octavo volumes the Life and Writings of Jared Sparks. He
had been persuaded by the late Andrew P. Peabody and by
the widow of Jared Sparks to undertake the examination of
his voluminous papers. It was a laborious task, for the editor
of Washington's Writings, the Diplomatic Correspondence,
and a long series of American biographies, North American
Review, and the writings of Benjamin Franklin had left an
embarrassment of riches for a review of his own life work. I
well recollect the vast collection of pamphlet cases and docu-
mentary files which filled for many 3^ears some of the closets
in Adams's university office. It seemed an interminal)le labor
even to examine the series at hand, for Sparks was a man who
never threw away a letter, even if it were an invitation to a
dinner. All this had to be sifted in the preparation of the
volumes which were to show the characteristic activity of the
man. Dr. George E. Ellis says of these books: "The just as
well as the highest encomium upon the work of this biogra-
pher is spoken when we say in full sincerity that we can con-
ceive that he would have from Mr. Sparks himself the warmest
208 AMERICAN HISTORICAL ASSOCIATION.
expression of approval and gratitude for the ability, fidelity,
good taste, and wise judgment with which he has wrought his
exacting labor." (Proceedings of the Massachusetts Society,
In 1887 Dr. Adams began to edit for the United States
Bureau of Education a scries of contributions to American
educational history. These begin with a monograph on the
college of William and Mary. In this he took occasion to put
forward some of his own ideas al)out higher education, with
suggestions for its national promotion. He advocated the
founding in Washington of a civil academy which should be
in matters of political science and civil-service training what
West Point and Annapolis are in militar}" and naval education.
This idea was derived from old William and Mary College,
the first school of history, politics, and economics in this
country. The idea is reinforced by Washington's plan of a
national university midway between the North and the South,
which seems in these days to be approaching a realization.
Dr. Adams further contributed to his educational series
Thomas Jefi'erson and the University of Virginia, and another
elaborate report on the Study of History in American Colleges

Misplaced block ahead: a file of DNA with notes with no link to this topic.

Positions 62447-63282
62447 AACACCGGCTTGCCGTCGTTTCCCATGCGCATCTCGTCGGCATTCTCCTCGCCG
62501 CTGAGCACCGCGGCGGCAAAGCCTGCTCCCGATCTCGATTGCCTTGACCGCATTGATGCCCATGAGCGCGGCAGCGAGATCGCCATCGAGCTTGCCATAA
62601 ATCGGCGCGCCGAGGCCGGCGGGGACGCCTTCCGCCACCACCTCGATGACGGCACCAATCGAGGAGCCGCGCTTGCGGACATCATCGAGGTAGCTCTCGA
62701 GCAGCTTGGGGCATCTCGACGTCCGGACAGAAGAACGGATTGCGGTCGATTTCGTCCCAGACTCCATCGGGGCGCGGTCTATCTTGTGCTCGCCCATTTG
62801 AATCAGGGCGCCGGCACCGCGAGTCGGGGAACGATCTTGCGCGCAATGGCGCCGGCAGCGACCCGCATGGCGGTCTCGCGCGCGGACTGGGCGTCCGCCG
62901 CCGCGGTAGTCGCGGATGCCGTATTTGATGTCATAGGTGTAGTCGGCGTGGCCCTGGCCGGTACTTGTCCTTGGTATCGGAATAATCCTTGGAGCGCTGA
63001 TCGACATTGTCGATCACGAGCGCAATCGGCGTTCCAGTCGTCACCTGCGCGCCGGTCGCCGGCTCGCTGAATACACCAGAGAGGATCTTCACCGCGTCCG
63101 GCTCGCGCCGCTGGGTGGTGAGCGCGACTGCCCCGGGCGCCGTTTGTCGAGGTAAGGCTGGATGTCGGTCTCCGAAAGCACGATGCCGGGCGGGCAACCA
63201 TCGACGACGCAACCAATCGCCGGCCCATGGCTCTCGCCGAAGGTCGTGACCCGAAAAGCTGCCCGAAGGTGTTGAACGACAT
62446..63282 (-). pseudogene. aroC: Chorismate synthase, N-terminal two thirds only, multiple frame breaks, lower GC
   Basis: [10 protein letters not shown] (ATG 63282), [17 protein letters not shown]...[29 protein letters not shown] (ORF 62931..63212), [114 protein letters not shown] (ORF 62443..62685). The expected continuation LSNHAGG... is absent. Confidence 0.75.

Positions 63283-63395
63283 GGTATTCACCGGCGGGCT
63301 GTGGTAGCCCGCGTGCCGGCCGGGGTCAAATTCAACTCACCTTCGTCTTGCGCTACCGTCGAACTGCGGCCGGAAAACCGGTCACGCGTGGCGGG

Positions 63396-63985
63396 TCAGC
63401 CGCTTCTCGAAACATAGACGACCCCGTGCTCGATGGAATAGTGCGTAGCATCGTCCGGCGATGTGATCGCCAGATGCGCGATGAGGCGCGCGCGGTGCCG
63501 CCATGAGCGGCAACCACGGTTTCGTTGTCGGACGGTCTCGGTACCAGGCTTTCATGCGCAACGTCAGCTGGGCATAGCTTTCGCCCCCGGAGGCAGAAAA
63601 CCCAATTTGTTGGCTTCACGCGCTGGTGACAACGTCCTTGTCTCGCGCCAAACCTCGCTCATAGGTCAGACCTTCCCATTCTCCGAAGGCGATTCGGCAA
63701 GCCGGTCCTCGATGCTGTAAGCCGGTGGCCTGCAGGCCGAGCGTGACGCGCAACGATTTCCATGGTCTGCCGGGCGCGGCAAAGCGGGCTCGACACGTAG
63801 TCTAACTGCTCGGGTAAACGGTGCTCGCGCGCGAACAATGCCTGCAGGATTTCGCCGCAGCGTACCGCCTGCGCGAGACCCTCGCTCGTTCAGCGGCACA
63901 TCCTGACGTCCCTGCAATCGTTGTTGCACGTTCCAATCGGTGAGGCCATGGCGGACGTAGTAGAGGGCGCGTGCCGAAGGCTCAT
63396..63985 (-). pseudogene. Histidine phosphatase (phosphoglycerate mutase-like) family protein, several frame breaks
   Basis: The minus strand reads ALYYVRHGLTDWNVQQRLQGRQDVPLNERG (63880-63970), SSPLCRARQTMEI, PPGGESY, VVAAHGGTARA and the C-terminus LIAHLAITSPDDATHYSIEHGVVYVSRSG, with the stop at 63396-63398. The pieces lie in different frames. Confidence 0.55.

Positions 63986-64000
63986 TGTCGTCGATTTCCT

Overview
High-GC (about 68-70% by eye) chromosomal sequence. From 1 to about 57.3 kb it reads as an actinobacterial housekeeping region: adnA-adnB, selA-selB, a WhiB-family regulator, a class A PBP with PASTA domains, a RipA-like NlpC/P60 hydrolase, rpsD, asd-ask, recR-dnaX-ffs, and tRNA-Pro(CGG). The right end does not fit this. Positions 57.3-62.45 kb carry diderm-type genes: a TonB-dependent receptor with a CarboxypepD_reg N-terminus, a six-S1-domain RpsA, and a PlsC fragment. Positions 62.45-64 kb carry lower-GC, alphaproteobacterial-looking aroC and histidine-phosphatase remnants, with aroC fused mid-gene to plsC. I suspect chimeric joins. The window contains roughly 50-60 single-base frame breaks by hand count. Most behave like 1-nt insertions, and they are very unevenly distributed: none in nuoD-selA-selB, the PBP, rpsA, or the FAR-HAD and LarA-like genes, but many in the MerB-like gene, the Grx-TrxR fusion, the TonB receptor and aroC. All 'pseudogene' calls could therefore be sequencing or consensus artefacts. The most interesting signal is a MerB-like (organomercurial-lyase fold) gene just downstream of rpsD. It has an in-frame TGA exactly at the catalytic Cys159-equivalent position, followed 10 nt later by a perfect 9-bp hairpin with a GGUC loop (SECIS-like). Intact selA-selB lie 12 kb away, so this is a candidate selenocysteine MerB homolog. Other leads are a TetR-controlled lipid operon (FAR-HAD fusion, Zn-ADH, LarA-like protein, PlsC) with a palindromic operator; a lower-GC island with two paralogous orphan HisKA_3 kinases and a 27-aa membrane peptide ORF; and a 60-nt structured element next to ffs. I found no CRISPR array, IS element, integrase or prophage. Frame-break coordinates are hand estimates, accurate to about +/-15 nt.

and Universities. With the approval of successive commis-
sioners of education, he arranged for a series of histories of
higher education in the various Sfcites of the Union. These
have been prepared by authors and subeditors selected by
Dr. Adams, and of the 32 monographs all but 8 were com-
pleted at the time of his death. Adams also prepared for
the Bureau of Education special monographs on popular edu-
cation. Chautauqua schools in America and in Europe, uni-
versity extension in Great Britain, and university extension
in America were also given a thorough treatment.
Adams's interest in these forms of education led him also to
lecture for several years before the Chautauijua Lake Assem
bly. His latest report in this field was a monograph prepared
for the Paris Exposition on Poi)ular Education in tlie United
States. It may be said that in the educational domain, this
field interested him in late years more than any other. On
his desk he pinned a card containing the words of Jules Sieg-
fried, senator of France, "The education of the people is the
first duty of democi'acy."
Adams remained steadily in Baltimore for twenty -five years.
HERBEET B. ADAMS. 209
He had every inducement to go to other institutions of learn-
ing, but for personal reasons preferred to remain where he
began. At the time of the Chicago Exposition in 1893, he
was offered the directorship of the department of liberal arts,
and at the same time he had offered him the professorship of
history and the deanship of the graduate department of (.hi-
cago University. But with all due respect to the promising
future there spread before him, he preferred to stay bj' the
department of his first love. It was while still in the harness
which he assumed in 1876 that he was first stricken down in
1899. He continued two 3^ears longer in the vain hope of